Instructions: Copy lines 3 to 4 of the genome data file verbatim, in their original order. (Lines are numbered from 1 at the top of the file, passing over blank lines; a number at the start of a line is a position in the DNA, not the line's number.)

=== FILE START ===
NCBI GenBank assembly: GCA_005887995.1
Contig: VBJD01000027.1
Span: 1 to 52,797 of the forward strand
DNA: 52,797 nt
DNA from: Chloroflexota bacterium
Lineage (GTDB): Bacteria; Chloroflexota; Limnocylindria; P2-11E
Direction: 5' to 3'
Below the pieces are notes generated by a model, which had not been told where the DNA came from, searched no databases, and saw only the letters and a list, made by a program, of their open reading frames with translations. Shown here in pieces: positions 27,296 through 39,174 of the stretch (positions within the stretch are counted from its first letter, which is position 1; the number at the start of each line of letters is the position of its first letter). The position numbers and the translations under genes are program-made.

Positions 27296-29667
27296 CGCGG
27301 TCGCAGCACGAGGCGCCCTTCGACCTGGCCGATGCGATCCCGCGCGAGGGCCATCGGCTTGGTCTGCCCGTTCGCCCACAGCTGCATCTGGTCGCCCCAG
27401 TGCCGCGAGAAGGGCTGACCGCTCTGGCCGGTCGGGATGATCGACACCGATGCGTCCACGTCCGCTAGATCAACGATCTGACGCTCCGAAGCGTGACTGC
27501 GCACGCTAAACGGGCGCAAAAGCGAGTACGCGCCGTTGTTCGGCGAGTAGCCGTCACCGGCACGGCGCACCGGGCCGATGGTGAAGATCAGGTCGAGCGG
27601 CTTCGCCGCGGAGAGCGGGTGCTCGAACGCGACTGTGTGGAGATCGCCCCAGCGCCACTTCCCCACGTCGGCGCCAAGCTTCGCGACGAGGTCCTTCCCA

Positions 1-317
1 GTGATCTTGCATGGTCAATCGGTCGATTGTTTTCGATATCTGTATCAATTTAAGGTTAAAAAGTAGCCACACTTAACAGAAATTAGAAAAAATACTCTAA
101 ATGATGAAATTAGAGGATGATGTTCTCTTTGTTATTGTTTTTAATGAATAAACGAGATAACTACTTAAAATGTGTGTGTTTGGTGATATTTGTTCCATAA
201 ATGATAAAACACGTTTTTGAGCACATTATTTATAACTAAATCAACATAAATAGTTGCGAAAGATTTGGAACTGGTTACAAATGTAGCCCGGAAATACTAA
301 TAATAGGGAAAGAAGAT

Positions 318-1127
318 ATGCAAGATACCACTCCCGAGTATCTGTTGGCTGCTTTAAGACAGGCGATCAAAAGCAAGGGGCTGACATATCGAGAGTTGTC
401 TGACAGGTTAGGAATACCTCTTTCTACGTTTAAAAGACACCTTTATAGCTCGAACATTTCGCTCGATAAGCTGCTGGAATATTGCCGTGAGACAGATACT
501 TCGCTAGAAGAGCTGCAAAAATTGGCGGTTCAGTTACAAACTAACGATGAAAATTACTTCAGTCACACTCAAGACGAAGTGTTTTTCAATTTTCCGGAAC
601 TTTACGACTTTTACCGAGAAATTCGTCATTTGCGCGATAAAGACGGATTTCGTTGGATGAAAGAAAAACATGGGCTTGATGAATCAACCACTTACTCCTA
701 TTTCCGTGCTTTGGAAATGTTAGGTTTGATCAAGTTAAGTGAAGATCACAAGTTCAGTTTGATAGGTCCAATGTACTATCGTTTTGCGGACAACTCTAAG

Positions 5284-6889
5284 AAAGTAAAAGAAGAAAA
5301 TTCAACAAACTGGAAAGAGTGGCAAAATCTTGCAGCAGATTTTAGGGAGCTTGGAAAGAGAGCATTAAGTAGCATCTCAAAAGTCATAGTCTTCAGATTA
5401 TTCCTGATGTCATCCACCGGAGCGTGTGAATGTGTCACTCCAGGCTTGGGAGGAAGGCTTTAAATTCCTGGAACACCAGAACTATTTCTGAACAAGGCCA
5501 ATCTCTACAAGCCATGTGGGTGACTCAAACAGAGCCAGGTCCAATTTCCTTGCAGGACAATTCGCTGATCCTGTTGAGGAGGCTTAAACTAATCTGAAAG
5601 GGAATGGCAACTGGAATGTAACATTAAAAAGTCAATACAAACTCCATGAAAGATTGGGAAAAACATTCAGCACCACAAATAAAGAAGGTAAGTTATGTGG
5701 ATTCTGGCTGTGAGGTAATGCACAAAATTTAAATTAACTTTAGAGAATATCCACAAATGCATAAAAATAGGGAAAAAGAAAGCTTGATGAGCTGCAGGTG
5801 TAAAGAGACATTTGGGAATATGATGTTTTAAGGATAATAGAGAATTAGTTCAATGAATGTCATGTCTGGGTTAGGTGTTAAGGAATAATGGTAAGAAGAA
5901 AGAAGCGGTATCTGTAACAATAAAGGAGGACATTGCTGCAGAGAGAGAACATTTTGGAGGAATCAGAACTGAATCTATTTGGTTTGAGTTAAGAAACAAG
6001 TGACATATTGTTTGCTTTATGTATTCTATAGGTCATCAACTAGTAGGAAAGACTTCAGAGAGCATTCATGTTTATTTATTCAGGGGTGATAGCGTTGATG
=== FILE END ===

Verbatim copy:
Span: 1 to 52,797 of the forward strand
DNA: 52,797 nt